Even after half a year’s absence, people will still remember your face. You may feel like a completely different person, a (somewhat) more mature and sophisticated version of yourself, but people see what they want to see. Some of my teachers now see me as a person whom they can be honest with, instead of a student that needs to be graded. They yielded the most interesting conversations about the most random subjects, reminding me that while they will never stop being my teacher, I can finally get to know them as a person.

Other teachers, however, will never see me as anything other than a (former) student. These were the awkward interactions that grew stagnant after the standard “How do you like college?” greeting. They’re living their own busy lives and can’t bothered to keep up with yours—and that’s okay. Some people are simply not meant to be a part of your life after you move on.

5. You do miss it, more than you’re willing to admit.

Every classroom visit brought back a certain memory that I didn’t even know I remembered. Chipped clarinet reeds from pep band, the pungent scent of expo markers from calculus, and the deafening hubbub from passing time all pointed to a simpler time, where life was far more straightforward. Gliding to classes, hanging out with friends during lunch, after school extracurriculars—everything had an answer, everything had an end goal. I miss the structure. I miss the security of being looked after by peers and teachers alike. Some days, I wish I could turn back the clock and better appreciate those moments, now armed with the foresight that those years wouldn’t last forever.

6. Yet you are very, very glad to be at college.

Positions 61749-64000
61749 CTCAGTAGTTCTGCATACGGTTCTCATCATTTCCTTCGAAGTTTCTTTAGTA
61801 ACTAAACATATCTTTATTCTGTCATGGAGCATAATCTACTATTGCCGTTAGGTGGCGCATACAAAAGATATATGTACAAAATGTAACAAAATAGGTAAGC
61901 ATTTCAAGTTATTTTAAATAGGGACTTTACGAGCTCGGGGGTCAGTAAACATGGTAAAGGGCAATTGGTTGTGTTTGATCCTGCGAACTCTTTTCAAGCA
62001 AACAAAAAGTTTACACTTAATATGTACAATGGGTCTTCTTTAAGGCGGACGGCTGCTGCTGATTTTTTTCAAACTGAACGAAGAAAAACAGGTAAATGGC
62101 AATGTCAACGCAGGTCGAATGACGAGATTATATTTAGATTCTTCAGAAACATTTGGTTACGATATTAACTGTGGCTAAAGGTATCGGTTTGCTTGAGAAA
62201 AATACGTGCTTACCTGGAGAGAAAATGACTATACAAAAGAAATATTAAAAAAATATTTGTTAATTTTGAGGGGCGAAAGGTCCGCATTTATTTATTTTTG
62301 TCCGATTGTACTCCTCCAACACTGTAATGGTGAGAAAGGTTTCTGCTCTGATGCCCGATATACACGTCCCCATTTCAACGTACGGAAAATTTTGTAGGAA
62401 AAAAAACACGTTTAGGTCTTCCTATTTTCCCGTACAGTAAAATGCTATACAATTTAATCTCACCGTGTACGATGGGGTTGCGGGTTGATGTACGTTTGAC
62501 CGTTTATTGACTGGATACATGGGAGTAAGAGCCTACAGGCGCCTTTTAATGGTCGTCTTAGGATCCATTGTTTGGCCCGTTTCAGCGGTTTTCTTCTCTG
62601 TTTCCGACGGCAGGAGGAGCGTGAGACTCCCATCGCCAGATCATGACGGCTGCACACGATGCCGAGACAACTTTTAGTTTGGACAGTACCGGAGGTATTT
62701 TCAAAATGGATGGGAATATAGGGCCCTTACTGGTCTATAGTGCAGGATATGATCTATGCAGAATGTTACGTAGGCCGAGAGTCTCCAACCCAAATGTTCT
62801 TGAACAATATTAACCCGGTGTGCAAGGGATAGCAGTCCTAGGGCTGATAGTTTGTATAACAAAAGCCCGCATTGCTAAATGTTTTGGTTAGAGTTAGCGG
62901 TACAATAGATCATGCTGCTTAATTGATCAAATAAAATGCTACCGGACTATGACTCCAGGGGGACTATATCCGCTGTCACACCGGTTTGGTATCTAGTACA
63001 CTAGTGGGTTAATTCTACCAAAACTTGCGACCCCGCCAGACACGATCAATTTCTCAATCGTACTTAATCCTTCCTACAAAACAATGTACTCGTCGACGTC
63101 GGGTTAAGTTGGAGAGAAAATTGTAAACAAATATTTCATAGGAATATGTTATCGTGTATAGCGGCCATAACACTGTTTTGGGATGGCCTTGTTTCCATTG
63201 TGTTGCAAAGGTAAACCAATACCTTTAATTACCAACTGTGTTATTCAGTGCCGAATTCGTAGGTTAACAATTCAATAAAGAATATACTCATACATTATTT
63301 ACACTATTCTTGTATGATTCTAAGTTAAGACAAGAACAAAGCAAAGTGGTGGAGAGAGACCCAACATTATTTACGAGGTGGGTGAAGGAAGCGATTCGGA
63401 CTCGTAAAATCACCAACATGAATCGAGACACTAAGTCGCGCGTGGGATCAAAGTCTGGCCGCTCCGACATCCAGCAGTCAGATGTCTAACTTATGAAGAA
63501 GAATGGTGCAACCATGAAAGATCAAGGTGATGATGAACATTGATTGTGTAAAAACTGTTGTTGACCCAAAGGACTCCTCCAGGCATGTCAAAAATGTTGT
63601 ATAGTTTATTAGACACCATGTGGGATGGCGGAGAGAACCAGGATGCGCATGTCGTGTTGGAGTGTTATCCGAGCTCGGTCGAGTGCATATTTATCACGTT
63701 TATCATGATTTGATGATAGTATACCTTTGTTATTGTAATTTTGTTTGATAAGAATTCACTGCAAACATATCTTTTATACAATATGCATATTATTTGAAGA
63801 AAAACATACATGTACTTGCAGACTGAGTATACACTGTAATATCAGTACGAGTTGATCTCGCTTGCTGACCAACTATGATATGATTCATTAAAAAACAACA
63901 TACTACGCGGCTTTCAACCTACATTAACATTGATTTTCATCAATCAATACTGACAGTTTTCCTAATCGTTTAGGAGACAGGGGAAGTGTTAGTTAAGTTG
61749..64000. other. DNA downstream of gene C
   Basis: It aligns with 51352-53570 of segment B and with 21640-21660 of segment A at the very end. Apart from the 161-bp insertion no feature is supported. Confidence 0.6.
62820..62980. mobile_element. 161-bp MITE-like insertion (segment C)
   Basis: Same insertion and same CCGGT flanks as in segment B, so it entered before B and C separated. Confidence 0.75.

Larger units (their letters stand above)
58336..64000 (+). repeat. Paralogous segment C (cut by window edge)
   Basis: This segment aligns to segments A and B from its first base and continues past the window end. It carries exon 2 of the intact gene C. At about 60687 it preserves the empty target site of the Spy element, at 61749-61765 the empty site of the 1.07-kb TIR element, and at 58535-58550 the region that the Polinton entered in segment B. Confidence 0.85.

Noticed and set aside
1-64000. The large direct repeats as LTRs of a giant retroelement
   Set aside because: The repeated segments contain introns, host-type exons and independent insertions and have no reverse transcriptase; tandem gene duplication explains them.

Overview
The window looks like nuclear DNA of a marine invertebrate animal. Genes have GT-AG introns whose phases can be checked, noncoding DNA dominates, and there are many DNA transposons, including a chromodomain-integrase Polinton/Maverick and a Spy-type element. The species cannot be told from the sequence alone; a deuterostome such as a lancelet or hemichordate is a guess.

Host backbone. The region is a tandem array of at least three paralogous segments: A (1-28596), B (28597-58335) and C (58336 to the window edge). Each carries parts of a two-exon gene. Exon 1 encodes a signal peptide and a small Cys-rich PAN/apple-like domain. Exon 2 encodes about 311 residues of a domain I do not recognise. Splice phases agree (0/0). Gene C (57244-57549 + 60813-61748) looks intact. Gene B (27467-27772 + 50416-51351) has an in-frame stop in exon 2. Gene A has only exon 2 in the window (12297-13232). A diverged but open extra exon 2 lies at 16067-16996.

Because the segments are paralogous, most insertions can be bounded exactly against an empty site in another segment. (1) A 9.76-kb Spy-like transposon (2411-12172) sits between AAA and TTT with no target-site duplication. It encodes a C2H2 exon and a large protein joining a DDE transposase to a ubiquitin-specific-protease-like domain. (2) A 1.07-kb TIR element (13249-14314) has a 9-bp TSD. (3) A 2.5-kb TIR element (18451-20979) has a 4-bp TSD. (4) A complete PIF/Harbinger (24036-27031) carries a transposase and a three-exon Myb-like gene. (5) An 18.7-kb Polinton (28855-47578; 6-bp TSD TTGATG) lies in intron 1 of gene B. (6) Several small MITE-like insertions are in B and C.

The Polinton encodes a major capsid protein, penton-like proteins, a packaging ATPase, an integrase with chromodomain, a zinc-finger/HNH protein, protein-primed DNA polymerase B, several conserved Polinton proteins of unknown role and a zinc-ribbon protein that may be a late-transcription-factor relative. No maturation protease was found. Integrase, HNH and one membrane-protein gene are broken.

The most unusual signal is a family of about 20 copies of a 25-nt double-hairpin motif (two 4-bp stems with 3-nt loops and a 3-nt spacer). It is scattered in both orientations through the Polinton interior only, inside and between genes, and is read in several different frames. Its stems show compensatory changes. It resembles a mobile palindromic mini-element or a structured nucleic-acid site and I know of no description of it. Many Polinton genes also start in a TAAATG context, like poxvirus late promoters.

My high school was a safe space for me to grow during my rambunctious adolescent years, and I will never be able to adequately thank everyone who made me who I am today.

No matter how good or bad your high school experience was, it ultimately changed you for good. There will always be that small part missing from your life, the part you left behind when you received your diploma.

But I can’t go back. And even if I could, I don’t think I’d ever want to. My time there is done; I entered as an ugly duckling and emerged a swan. High school did what it was supposed to do: prepare me for the future.

This is it. The future of going to college has become a reality, and I can’t imagine going back. Visiting my old high school helped me fully realize that I’m a college student, all grown up and ready to take on the world. I just needed to say my proper goodbyes.

 Thank you, Century High School—and good luck.

Lead Image Credit: Flickr

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Mishy Wang - University of Minnesota Twin Cities

Mishy Wang is a freshman at University of Minnesota Twin Cities majoring in Anthropology. In high school, she was a varsity track captain, proud bandie, and teen columnist for her local newspaper. The perfect Mishy trap would include classic novels, Peanuts comics, and a package of oreos!